Sunday, October 2, 2011
BLACKBERRRIES: A LOVE-HATE RELATIONSHIP
It’s blackberry season in the Pacific Northwest. Come to think of it, it’s pretty much blackberry season all year round. The incident in Tom Robbins’ Still Life with Woodpecker, where the house in the Seattle suburbs becomes completely engulfed by blackberry vines was not really an exaggeration. It could happen. It has happened to abandoned buildings in the Seattle suburb where I live.
The blackberries that are the plague of the Seattle area are Rubus armeniacus, the Himalayan blackberry, not the native blackberries, which are puny wimps that don’t stand a chance when their Asian cousins move into the neighborhood. According to one of the local government invasive weed sites, the canes can easily grow 6-12 meters long (20-40 feet), and root at the tips wherever they touch the ground. They can grow from chopped-up bits and pieces. They can produce up to 525 canes per square meter! The mature canes can grow almost as thick as my wrist. I know because I’ve chopped down thousands of them.
The Himalayan blackberry was originally introduced to the US East Coast in 1885 by Luther Burbank, because of its large, sweet, delicious fruit. On the East Coast, from what I’ve seen, it stays fairly well-behaved. However, in 1945 it was brought to the Pacific Northwest, where it apparently found ideal conditions and quickly became a Hydra-like monster that has swallowed up nearly every inch of untended land and invaded even the most cared-for and well-groomed yards, gardens, and open spaces.
Like the deposed king in Still Life, I wage an ongoing battle with the blackberry vines. However, these blackberries are so devious in their evil ways that they lure us into not ever wanting to destroy ALL of them, so they just continue to proliferate. This year, from mid-July through October, they have been producing masses of juicy, aromatic, luscious fruit. Even though I hate blackberries with a passion, I can't help loving it when I walk along a summer roadside and smell blackberries stewing in the sun before I even see them. Once spotted, I can’t resist hunting for the largest, fattest, juiciest, sweetest ones to eat on the spot.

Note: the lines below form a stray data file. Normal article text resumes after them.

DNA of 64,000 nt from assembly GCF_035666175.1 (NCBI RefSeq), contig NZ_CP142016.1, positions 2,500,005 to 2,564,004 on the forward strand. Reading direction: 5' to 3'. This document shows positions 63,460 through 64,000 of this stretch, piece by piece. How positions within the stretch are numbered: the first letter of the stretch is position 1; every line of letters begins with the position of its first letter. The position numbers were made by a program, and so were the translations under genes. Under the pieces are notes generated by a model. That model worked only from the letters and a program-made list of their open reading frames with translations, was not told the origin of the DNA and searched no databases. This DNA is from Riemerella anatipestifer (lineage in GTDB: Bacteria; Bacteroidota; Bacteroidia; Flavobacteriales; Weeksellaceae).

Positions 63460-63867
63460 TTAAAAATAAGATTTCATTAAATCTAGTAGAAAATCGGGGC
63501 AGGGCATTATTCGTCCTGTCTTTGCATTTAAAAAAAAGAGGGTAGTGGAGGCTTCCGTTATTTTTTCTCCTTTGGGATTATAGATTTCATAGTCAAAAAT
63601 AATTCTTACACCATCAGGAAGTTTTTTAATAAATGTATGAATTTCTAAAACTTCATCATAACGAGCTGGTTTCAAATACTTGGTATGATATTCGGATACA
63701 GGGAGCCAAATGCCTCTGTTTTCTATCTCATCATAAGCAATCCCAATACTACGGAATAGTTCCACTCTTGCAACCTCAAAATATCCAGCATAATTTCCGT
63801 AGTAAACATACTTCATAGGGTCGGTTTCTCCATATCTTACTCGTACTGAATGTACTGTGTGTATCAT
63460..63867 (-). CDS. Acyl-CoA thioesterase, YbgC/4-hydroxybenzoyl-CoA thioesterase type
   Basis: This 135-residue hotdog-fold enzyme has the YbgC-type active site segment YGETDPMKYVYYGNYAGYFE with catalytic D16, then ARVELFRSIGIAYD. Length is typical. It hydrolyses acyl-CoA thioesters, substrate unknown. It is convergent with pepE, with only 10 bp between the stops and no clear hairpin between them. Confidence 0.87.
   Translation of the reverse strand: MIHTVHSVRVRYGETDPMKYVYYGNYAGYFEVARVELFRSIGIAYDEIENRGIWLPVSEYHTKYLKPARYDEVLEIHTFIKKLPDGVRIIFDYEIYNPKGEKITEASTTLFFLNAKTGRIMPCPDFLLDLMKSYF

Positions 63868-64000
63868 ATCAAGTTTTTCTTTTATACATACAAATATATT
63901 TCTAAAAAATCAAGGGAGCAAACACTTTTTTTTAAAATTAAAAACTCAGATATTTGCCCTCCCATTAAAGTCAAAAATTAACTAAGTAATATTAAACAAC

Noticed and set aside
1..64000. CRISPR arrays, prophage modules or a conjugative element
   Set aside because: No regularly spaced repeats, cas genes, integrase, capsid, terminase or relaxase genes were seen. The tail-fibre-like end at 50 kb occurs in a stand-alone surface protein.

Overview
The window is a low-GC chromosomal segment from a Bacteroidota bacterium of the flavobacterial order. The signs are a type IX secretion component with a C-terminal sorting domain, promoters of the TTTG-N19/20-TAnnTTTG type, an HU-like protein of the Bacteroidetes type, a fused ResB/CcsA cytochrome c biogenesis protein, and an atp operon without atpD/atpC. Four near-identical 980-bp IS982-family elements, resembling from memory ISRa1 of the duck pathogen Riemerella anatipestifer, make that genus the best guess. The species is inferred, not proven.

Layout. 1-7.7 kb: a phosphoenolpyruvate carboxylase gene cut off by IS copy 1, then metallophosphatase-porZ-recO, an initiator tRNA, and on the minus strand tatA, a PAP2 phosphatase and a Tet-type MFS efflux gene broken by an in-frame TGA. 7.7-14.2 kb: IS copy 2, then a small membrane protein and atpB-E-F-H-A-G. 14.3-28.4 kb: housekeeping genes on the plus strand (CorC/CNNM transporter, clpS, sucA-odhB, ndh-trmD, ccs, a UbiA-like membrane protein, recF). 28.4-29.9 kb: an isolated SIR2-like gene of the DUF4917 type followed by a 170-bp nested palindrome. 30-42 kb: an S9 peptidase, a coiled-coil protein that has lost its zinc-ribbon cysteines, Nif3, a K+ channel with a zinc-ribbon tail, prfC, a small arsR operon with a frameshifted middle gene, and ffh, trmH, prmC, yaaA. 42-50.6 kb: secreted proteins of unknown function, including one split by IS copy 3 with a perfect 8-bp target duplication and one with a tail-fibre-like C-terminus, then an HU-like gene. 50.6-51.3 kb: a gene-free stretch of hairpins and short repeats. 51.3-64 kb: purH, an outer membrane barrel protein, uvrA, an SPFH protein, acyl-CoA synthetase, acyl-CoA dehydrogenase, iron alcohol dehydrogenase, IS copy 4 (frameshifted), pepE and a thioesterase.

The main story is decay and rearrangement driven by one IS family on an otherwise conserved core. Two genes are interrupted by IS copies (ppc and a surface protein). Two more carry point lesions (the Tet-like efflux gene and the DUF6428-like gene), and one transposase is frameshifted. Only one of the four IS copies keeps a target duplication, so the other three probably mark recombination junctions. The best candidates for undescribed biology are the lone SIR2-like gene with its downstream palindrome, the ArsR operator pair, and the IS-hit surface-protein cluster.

There are different blackberry smells according to the season. In the winter the evergreen vines have a characteristic moldy, musty smell that comes partly from old dried up fruit and partly from the plants themselves. Anyone who has ever chopped blackberry vines knows the sickly green smell of the vegetative parts of the plant. In spring, the moldy smell mostly dissipates and the plants smell wetter and greener, as the new growth explodes. The flowers in spring and early summer don’t have much fragrance, which is probably a good thing because if they did, I would have even more sympathy for them. As it is, I’m so fond of the scent of ripe blackberries that I can’t bring myself to slaughter them all.
Ripe blackberries in the sun have a dense, dark, jammy-sweet, almost floral and musky fragrance that is like nothing else in the fruity realm. Being in the Pacific Northwest, blackberry capital of the world, I’ll have to eventually use the scent of blackberry fruit in a perfume. I’ve got some ideas, but so far haven’t found a good starting formula for making a blackberry accord, and I haven’t smelled anything very realistic in the world of blackberry-themed perfumery. I suppose I could take a raspberry formula and modify it, but just haven’t tried yet. Oh well, yet another adventure that’s on my list of things to do!